Insurance companies would be out on their asses because they're so ineffective. A third of health care now is purely administrative costs, meaning people who don't do anything other than push paper. They don't offer anything substantial, and they don't cover people they're supposed to.

If Obama had any balls he would have called this "health insurance reform, but he's appeasing to insurance companies too. When Clinton tried to fix health care, insurance companies flooded the TV with negative ads. Obama compromised the public option so that wouldn't happen.


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Jessica Rabbit
post Nov 8 2009, 09:42 AM
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What makes you think the public option plan won't have a huge list of requirements? Do you honestly think the only factor in qualifying will be whether nor not you have insurance from your employer or the state? The insurance companies won't be gone. They'll be competing side by side with the regulator himself.


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Jessica Rabbit
post Nov 8 2009, 11:05 AM
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http://thomas.loc.gov/cgi-bin/query/z?c111:H.R.3962:

On passage Passed by recorded vote: 220 - 215 (Roll no. 887).

Might I suggest reading this too...

http://cboblog.cbo.gov/?p=421

Parts of the Bill that caught my eye:

SEC. 501. TAX ON INDIVIDUALS WITHOUT ACCEPTABLE HEALTH CARE COVERAGE.

(a) In General- Subchapter A of chapter 1 of the Internal Revenue Code of 1986 is amended by adding at the end the following new part:
`PART VIII--HEALTH CARE RELATED TAXES

`subpart a. tax on individuals without acceptable health care coverage.

`Subpart A--Tax on Individuals Without Acceptable Health Care Coverage

`Sec. 59B. Tax on individuals without acceptable health care coverage.
`SEC. 59B. TAX ON INDIVIDUALS WITHOUT ACCEPTABLE HEALTH CARE COVERAGE.

`(a) Tax Imposed- In the case of any individual who does not meet the requirements of subsection (d) at any time during the taxable year, there is hereby imposed a tax equal to 2.5 percent of the excess of--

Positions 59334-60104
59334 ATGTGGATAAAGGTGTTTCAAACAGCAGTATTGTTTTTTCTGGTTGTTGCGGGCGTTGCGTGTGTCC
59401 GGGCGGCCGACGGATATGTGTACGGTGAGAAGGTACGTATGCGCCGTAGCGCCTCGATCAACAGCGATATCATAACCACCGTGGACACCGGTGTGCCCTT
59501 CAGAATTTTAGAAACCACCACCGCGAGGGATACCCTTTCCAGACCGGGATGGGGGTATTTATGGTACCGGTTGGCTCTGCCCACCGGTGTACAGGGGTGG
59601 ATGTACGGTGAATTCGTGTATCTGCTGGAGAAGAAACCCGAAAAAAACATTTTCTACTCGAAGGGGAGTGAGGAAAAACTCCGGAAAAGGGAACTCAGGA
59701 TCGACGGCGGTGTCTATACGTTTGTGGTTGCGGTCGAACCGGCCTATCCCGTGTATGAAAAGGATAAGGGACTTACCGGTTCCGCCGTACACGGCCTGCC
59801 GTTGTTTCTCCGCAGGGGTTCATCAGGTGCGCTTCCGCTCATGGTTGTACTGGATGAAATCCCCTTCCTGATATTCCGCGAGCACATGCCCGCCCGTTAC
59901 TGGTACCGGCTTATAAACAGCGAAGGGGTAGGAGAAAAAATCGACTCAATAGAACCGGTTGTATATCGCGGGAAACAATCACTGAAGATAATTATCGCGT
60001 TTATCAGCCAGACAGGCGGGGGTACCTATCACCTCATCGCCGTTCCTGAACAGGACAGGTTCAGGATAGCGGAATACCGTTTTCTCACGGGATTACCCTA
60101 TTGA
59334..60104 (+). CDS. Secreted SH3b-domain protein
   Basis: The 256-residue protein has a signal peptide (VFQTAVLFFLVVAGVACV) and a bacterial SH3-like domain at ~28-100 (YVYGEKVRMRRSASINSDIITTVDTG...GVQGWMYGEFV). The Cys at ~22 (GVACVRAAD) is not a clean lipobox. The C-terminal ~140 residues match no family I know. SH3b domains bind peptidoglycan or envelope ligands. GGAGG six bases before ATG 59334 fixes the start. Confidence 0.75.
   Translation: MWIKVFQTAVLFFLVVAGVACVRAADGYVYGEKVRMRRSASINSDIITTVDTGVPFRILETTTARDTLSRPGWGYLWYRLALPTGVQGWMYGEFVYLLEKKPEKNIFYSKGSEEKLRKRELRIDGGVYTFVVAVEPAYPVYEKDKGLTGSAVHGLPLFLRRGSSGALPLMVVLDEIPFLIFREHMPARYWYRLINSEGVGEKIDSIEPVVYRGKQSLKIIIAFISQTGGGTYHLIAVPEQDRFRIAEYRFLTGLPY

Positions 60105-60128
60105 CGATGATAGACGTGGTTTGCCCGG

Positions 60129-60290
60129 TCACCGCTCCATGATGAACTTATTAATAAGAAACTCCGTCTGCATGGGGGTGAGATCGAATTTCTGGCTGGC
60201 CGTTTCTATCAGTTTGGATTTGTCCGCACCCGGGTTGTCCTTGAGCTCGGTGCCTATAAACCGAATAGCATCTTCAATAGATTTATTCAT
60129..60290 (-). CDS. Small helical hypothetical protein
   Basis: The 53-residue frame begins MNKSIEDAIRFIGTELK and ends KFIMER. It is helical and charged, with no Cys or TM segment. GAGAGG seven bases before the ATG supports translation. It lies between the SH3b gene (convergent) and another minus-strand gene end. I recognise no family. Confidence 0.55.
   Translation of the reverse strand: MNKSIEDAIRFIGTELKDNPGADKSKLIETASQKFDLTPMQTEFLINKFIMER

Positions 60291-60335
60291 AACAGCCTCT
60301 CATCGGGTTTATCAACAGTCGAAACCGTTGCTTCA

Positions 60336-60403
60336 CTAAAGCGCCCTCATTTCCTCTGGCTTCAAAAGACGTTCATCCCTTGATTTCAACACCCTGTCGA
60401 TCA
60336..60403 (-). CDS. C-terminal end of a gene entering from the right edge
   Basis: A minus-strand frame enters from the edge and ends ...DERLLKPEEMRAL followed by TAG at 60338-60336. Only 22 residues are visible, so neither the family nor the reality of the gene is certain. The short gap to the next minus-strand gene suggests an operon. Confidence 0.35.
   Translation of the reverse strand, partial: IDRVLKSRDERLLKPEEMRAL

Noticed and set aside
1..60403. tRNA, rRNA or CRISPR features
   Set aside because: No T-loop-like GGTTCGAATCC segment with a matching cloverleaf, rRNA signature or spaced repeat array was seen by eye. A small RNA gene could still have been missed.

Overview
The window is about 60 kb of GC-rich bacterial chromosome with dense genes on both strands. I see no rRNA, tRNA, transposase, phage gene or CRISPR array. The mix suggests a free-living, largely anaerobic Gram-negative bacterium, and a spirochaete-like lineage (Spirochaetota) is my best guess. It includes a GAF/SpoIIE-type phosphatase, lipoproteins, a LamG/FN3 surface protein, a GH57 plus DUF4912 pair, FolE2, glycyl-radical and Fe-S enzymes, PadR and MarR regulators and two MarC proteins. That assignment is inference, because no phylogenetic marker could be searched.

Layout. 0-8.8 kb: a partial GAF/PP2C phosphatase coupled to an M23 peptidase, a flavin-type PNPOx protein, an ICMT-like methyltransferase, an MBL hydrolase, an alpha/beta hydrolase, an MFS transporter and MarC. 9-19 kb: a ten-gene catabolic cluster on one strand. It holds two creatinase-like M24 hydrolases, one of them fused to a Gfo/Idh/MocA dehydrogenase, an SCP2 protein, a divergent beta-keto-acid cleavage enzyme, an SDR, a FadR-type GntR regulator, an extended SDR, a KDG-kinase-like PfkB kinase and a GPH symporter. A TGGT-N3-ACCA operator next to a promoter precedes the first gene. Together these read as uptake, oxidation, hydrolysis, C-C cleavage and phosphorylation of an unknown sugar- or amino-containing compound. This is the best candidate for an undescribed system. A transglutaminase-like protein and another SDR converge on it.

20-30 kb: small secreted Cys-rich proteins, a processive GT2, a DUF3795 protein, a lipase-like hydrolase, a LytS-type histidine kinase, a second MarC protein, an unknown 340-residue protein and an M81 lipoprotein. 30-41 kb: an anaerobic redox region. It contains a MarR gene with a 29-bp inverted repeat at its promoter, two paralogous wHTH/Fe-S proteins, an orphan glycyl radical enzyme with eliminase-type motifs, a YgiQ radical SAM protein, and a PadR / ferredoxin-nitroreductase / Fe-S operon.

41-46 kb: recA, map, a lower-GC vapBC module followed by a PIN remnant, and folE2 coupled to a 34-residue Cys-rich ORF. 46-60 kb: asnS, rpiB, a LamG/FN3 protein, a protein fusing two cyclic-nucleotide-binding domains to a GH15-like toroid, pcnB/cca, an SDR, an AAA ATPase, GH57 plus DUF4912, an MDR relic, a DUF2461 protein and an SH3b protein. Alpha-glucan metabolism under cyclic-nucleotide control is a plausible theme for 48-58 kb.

`(1) the taxpayer's modified adjusted gross income for the taxable year, over
`(2) the amount of gross income specified in section 6012(a)(1) with respect to the taxpayer.
`(cool.gif Limitations-
`(1) TAX LIMITED TO AVERAGE PREMIUM-
`(A) IN GENERAL- The tax imposed under subsection (a) with respect to any taxpayer for any taxable year shall not exceed the applicable national average premium for such taxable year.
`(cool.gif APPLICABLE NATIONAL AVERAGE PREMIUM-
`(i) IN GENERAL- For purposes of subparagraph (A), the `applicable national average premium' means, with respect to any taxable year, the average premium (as determined by the Secretary, in coordination with the Health Choices Commissioner) for self-only coverage under a basic plan which is offered in a Health Insurance Exchange for the calendar year in which such taxable year begins.
`(ii) FAILURE TO PROVIDE COVERAGE FOR MORE THAN ONE INDIVIDUAL- In the case of any taxpayer who fails to meet the requirements of subsection (d) with respect to more than one individual during the taxable year, clause (i) shall be applied by substituting `family coverage' for `self-only coverage'.
`(2) PRORATION FOR PART YEAR FAILURES- The tax imposed under subsection (a) with respect to any taxpayer for any taxable year shall not exceed the amount which bears the same ratio to the amount of tax so imposed (determined without regard to this paragraph and after application of paragraph (1)) as--